Obituary: John McCluskey, boxer

Flyweight boxer who won British and Scottish titles and competed in the 1964 Tokyo Olympics. Picture: Hamilton Advertiser
Flyweight boxer who won British and Scottish titles and competed in the 1964 Tokyo Olympics. Picture: Hamilton Advertiser
Share this article
Have your say

Born: 23 January, 1944, in Hamilton. Died: 17 July, 2015, in East Kilbride, aged 71.

John McCluskey, who has died aged 71, was a top Scottish flyweight boxer of the 1960s and 70s. As an amateur he won Scottish and British titles and competed in the 1964 Tokyo Olympics. As a professional he won the British and Commonwealth titles, retaining his British one for a record ten years, and fought three European title bouts.

His motto might have been “have gloves will travel” as he fought throughout the world in Romania, Denmark, Ireland, Switzerland, Italy, East Germany, Sweden, Japan, South Africa, Zambia, Australia and the USA. A steely competitor, he was dedicated to his sport and was highly regarded and widely respected.

He began boxing aged 16 when he went to Larkhall amateur boxing club “to give it a try”. After a couple of initial training sessions, trainer Dave Barry told him “he was a natural”. Progress was swift, under-age titles soon being won before he went on to win the Scottish senior title twice.

One of his first international appearances was as a 19-year-old in September 1963 in Bucharest when Scotland took on Romania. Others soon followed against the likes of Bulgaria, Denmark and England before he achieved his first major success in April 1964, winning the ABA (British Championship) title and putting himself in the frame for Olympic selection.

Selected for Great Britain against Europe in an “Olympic trial” contest that summer, he distinguished himself by stopping German Hans Freistadt, an opponent he would meet again.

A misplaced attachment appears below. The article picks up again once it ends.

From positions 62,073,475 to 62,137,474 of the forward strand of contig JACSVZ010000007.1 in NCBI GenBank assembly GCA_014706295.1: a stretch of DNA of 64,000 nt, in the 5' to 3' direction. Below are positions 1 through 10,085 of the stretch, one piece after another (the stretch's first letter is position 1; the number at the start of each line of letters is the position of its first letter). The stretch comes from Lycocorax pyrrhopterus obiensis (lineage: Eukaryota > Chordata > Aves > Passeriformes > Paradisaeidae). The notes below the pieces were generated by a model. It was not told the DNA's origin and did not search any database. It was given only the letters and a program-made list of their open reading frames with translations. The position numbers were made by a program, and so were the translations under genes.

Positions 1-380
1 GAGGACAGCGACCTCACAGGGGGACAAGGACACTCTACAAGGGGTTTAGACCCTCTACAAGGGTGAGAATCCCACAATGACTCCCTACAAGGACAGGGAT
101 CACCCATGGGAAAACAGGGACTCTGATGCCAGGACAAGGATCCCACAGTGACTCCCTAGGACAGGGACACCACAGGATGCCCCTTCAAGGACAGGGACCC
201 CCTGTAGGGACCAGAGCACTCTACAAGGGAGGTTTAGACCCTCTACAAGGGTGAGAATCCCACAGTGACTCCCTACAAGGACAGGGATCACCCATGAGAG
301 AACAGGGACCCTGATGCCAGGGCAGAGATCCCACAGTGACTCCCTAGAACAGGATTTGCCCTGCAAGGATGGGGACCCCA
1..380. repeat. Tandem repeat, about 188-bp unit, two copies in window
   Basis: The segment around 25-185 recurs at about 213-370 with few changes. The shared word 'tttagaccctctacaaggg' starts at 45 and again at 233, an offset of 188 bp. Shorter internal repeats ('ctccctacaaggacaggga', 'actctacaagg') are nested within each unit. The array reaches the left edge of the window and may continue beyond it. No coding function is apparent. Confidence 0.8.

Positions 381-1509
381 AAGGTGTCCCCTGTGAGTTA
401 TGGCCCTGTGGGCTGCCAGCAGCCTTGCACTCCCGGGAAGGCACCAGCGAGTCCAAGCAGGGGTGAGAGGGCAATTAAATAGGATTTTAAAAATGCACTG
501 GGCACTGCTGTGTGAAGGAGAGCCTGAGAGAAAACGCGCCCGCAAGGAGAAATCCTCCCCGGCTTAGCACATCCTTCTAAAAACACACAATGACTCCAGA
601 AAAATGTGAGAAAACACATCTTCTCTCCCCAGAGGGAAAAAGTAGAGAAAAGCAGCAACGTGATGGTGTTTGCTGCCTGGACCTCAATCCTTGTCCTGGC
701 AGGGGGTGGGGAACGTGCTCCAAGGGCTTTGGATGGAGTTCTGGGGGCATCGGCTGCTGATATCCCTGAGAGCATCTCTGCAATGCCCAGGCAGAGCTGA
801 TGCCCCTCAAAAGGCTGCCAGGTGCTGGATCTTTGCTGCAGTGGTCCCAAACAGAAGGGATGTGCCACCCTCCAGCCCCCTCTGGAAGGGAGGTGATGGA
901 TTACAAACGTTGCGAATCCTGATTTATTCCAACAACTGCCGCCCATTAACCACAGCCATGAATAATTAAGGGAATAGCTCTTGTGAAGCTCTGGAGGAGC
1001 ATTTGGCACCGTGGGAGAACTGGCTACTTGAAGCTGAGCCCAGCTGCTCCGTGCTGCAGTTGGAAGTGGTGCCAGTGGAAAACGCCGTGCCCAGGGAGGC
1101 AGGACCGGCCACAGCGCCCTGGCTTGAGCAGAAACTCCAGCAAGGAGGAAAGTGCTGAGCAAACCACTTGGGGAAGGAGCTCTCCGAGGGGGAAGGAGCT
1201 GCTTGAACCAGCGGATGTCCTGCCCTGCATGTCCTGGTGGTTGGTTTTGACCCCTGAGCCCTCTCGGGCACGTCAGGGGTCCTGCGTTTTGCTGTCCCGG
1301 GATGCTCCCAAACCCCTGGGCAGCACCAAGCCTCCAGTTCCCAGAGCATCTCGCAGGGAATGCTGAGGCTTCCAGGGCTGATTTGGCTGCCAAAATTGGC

That sealed selection for Tokyo in October, but his employer in the barber’s where he worked refused him time off to go to the Olympics. He ignored that embargo and went to Tokyo where he performed respectably to reach the quarter final, only to find himself unemployed on his return. Soon he found a job as a driver with the Scottish Special Housing Association where he would spend much of his working life.

1965 would be his last year in the amateur ranks. In the European Championships in East Berlin he excelled in winning a bronze medal, losing this time to old foe Freistadt, the eventual gold medallist.

Teammate and future world pro champion Ken Buchanan also won bronze at these championships. And a second ABA title was claimed, cementing his position as top British amateur flyweight. Three other Scots also won ABA titles then, Bobby Mallon, Dick McTaggart and Buchanan. Aged 21, he decided to turn pro. After advice from former flyweight champion Dick Currie, he signed up with London-based manager Jarvis Astaire and made his pro debut in London on 11 October 1965 beating “Baby” John, a Rhodesian opponent.

On 16 January, 1967, in his eighth fight, he won the British flyweight title against Tony Barlow in Manchester, knocking him out in the eighth round, and became the third Scot in succession to hold this title after Jackie Brown and Walter McGowan, future world bantam weight champion.